Toyota’s decision to withdraw from Formula 1 Racing, announced today, has been speculated upon more about half the season.
Although some are blaming the economic climate for the Japanese marque’s decision, with the parent company’s descent into red figures for the first time in its history, it is not the only factor.
Since joining the series in 2002, Toyota has had only modest success, not winning a single race in the team’s eight full seasons. Despite the promise that the company was in F1 to win, and the promising start by Mika Salo in its very first race, Toyota never lived up to its billing or was able to justify the huge expenditure involved.
The question remains, however, is whether this will be a sign that the remaining manufacturers will pull out of the sport.
BMW has already announced their decision to drop out, and though Toyota’s decision could prove a lifeline for teams who are hoping to continue without manufacturer support, it may also indicate that the manufacturer era is coming to a close.
There are rumours that the Renault team will follow suit, and it is expected that they will announce their intentions over the next few days. With Honda quitting at the end of 2008, this would leave no standard manufacturers with teams of their own, except Ferrari, whose reputation is effectively drawn on its F1 success.
Admittedly, Mercedes will remain as an engine supplier, as it has done ever since its initial involvement with the Sauber team, but the future of the Renault and Toyota engines is in doubt, and questions remain over whether the rescued BMW-Sauber team will make its own engines or whether it will rely on a supply from someone else as Brawn has done this year.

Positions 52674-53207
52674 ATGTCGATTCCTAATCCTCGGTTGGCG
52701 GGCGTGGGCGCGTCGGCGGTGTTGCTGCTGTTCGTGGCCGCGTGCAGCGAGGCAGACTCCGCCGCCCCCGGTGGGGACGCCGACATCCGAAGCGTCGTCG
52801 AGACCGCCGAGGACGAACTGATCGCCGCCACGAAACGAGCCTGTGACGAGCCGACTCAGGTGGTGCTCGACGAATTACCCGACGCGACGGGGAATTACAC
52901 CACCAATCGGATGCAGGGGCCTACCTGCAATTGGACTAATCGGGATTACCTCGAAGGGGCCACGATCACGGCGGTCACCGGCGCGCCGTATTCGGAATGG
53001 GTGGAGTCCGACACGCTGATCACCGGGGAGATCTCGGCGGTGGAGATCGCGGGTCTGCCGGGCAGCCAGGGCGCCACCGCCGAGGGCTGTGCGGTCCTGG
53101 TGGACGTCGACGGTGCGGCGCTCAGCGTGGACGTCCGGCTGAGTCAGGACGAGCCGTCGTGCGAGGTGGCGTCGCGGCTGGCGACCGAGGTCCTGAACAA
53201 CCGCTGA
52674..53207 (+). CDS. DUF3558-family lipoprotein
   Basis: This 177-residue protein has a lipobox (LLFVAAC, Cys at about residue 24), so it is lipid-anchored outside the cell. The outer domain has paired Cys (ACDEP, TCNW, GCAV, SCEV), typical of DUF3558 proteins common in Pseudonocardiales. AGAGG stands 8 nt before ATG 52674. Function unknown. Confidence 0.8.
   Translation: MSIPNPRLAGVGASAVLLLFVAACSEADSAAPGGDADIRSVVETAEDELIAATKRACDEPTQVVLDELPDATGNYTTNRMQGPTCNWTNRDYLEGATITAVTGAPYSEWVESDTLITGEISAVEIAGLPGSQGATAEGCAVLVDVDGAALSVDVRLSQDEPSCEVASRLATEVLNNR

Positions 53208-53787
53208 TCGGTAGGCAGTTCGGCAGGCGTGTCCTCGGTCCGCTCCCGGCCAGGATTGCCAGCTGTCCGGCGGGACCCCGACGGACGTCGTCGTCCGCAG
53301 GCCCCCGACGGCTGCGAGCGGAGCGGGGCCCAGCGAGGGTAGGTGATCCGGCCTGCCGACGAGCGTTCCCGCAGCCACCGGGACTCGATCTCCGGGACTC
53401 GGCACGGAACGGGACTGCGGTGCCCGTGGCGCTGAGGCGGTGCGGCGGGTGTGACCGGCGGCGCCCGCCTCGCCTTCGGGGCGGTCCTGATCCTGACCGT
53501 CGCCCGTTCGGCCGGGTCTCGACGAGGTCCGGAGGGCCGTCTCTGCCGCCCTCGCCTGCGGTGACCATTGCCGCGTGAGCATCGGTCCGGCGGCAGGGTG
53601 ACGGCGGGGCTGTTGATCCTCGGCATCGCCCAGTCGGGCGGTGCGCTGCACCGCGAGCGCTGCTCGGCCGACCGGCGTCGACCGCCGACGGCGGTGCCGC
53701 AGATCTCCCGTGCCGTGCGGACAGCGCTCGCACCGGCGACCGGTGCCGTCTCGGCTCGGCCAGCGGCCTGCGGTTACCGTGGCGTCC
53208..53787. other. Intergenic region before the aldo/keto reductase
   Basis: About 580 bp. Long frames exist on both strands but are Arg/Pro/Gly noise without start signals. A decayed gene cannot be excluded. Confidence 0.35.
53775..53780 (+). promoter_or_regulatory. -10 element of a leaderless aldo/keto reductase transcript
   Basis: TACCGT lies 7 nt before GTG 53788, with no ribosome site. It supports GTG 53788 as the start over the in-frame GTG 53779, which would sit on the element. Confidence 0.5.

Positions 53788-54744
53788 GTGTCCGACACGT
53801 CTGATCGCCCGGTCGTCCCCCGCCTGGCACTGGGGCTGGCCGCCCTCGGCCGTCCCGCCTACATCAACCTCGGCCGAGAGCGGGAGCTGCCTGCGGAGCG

Red Bull is expecting to extend their Renault engine deal, but will that attract the full support of the manufacturer, or will it be like a Supertec-type deal, where an intermediary is given control of the program?
And if this is the end of the manufacturer teams, is it a good or bad thing?
It was always speculated that F1 needed to wean itself off manufacturer support, as the car makers were liable to withdraw from the sport at their whim, or because of a change in senior management, while the garagistes of traditional teams' sole purpose was and is F1.
The reduced costs promised for 2010 and onwards are attracting a swathe of new teams that will hope to compete strongly, without major manufacturers hogging the limelight, this may provide them a greater opportunity.
However, it also leaves the front of the grid firmly in the hands of established teams, particularly McLaren and Ferrari, whose potential budgets are still massive, but also Red Bull. Brawn may not be able to follow up this year’s success without the funding that Honda withdrew, and they have fallen back as 2009 continues.
Although Toyota’s decision answers a number of outstanding questions about who will be on the grid in 2010 and what options drivers still have, it leaves many questions still unanswered.
Where will the sport go next from here?
Are we seeing the start of a new independent teams era? Or will car manufacturers return to F1 once the current financial crisis has been ridden out?
Renault's break from F1 lasted from 1986 to 2000—will these withdrawals last that length of time? If the new teams are successful, will the FIA welcome the manufacturers back with open arms as they have done in the past? Or are the manufacturers simply waiting for an opportunity to take over one of these teams and re-market themselves as a new success story?